Intuitively, then, the stereographic projection is a way of picturing the sphere as the plane, with some inevitable compromises. Because the sphere and the plane appear in many areas of mathematics and its applications, so does the stereographic projection; it finds use in diverse fields including complex analysis, cartography, geology, and photography. In practice, the projection is carried out by computer or by hand using a special kind of graph paper called a stereographic net, shortened to stereonet, or Wulff net.

The stereographic projection was known to Hipparchus, Ptolemy and probably earlier to the Egyptians. It was originally known as the planisphere projection. Planisphaerium by Ptolemy is the oldest surviving document that describes it. One of its most important uses was the representation of celestial charts. The term planisphere is still used to refer to such charts.
In the 16th and 17th century, the equatorial aspect of the stereographic projection was commonly used for maps of the Eastern and Western Hemispheres. It is believed that already the map created in 1507 by Gualterius Lud was in stereographic projection, as were later the maps of Jean Roze (1542), Rumold Mercator (1595), and many others. In star charts, even this equatorial aspect had been utilised already by the ancient astronomers like Ptolemy.
François d'Aguilon gave the stereographic projection its current name in his 1613 work Opticorum libri sex philosophis juxta ac mathematicis utiles (Six Books of Optics, useful for philosophers and mathematicians alike)
In 1695, Edmond Halley, motivated by his interest in star charts, published the first mathematical proof that this map is conformal. He used the recently established tools of calculus, invented by his friend Isaac Newton. (Ref: Tooley; M&B)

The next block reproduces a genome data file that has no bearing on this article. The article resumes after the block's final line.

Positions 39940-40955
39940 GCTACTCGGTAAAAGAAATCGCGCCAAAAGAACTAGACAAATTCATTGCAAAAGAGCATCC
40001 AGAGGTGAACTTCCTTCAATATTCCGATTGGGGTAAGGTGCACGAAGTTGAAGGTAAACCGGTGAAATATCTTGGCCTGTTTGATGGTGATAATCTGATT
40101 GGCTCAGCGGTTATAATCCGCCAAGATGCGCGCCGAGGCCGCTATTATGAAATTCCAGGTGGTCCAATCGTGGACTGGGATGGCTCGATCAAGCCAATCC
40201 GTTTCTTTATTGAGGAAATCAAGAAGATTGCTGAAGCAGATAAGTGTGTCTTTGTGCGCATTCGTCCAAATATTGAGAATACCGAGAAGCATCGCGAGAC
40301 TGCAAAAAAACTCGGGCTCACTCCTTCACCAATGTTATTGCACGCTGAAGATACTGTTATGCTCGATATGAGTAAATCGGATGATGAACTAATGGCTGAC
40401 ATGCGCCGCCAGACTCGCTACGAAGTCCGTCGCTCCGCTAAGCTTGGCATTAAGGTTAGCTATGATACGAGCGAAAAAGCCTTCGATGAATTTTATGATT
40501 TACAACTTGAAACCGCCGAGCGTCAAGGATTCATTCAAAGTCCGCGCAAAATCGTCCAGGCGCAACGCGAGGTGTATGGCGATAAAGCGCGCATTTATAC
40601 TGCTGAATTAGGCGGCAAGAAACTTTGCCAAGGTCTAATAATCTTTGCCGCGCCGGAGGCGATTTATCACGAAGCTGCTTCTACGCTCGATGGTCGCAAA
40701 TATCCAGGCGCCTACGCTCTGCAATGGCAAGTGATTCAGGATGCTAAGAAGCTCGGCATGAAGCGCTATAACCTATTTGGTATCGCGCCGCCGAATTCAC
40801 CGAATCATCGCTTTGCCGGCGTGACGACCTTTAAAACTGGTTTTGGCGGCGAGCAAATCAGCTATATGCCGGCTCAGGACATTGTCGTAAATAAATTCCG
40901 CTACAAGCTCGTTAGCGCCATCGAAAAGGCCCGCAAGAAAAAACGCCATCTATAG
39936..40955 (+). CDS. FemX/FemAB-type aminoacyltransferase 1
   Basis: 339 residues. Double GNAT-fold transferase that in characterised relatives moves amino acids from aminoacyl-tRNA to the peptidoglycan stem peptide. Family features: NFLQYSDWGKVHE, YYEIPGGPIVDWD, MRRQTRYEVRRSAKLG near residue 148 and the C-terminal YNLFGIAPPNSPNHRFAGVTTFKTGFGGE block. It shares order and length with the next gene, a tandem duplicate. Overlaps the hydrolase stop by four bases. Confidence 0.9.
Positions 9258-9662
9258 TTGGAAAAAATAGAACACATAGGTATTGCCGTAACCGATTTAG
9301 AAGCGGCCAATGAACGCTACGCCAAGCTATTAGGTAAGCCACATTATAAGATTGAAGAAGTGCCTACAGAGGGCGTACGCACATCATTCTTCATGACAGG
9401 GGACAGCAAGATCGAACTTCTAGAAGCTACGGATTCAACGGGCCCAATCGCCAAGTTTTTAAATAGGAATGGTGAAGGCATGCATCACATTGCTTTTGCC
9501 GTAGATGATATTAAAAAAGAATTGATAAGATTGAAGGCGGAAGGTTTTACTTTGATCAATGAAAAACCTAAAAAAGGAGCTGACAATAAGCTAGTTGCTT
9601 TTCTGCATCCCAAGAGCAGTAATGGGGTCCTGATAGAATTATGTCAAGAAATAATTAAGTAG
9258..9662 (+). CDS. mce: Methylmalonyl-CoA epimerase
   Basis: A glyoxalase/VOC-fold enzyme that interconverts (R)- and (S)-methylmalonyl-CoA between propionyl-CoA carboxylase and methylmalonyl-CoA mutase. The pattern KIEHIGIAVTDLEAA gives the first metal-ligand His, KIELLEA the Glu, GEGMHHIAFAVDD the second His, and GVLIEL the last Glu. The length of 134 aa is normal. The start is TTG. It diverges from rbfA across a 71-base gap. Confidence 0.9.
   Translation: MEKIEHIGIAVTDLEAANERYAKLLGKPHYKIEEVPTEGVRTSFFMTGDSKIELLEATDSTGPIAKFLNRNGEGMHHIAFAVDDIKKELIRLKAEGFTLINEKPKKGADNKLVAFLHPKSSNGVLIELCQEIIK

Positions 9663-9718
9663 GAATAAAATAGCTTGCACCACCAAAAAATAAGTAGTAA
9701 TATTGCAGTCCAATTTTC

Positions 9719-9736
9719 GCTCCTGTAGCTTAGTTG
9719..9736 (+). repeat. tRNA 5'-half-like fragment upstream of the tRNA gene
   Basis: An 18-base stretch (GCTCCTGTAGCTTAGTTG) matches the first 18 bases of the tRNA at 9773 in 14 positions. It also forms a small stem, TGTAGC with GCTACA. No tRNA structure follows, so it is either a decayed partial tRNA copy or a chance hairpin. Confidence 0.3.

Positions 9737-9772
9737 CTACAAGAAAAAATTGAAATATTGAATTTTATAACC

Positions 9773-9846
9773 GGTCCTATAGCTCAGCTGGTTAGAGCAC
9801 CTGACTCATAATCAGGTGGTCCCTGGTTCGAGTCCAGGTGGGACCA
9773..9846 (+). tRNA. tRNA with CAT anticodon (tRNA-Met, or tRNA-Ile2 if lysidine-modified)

General Description:
Paper thickness and quality: - Heavy and stable
Paper colour: - off white
Age of map colour: - Original & later
Colours used: - Green, pink, yellow
General colour appearance: - Authentic
Paper size: - 31in x 22in (790mm x 560mm)  
Plate size: - 31in x 22in (790mm x 560mm)  
Margins: - min 1in (25mm)

Imperfections:
Margins: - None
Plate area: - None
Verso: - None

$850.00 USD
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1812 Pinkerton Large Old, Antique Stereographic Map of The Northern Hemisphere

1812 Pinkerton Large Old, Antique Stereographic Map of The Northern Hemisphere

Description: 
This very large and beautifully hand coloured original antique Stereographic Northern Hemisphere map was engraved by John Neele in 1812 - the date is engraved at the foot of the maps - and was published by the famous Scottish publisher John Pinkerton in his large folio Modern Atlas, which was published between 1809-14. 

Background: 
In geometry, the stereographic projection is a particular mapping (function) that projects a sphere onto a plane. The projection is defined on the entire sphere, except at one point: the projection point. Where it is defined, the mapping is smooth and bijective. It is conformal, meaning that it preserves angles. It is neither isometric nor area-preserving: that is, it preserves neither distances nor the areas of figures.
Intuitively, then, the stereographic projection is a way of picturing the sphere as the plane, with some inevitable compromises. Because the sphere and the plane appear in many areas of mathematics and its applications, so does the stereographic projection; it finds use in diverse fields including complex analysis, cartography, geology, and photography. In practice, the projection is carried out by computer or by hand using a special kind of graph paper called a stereographic net, shortened to stereonet, or Wulff net.

The stereographic projection was known to Hipparchus, Ptolemy and probably earlier to the Egyptians. It was originally known as the planisphere projection. Planisphaerium by Ptolemy is the oldest surviving document that describes it. One of its most important uses was the representation of celestial charts. The term planisphere is still used to refer to such charts.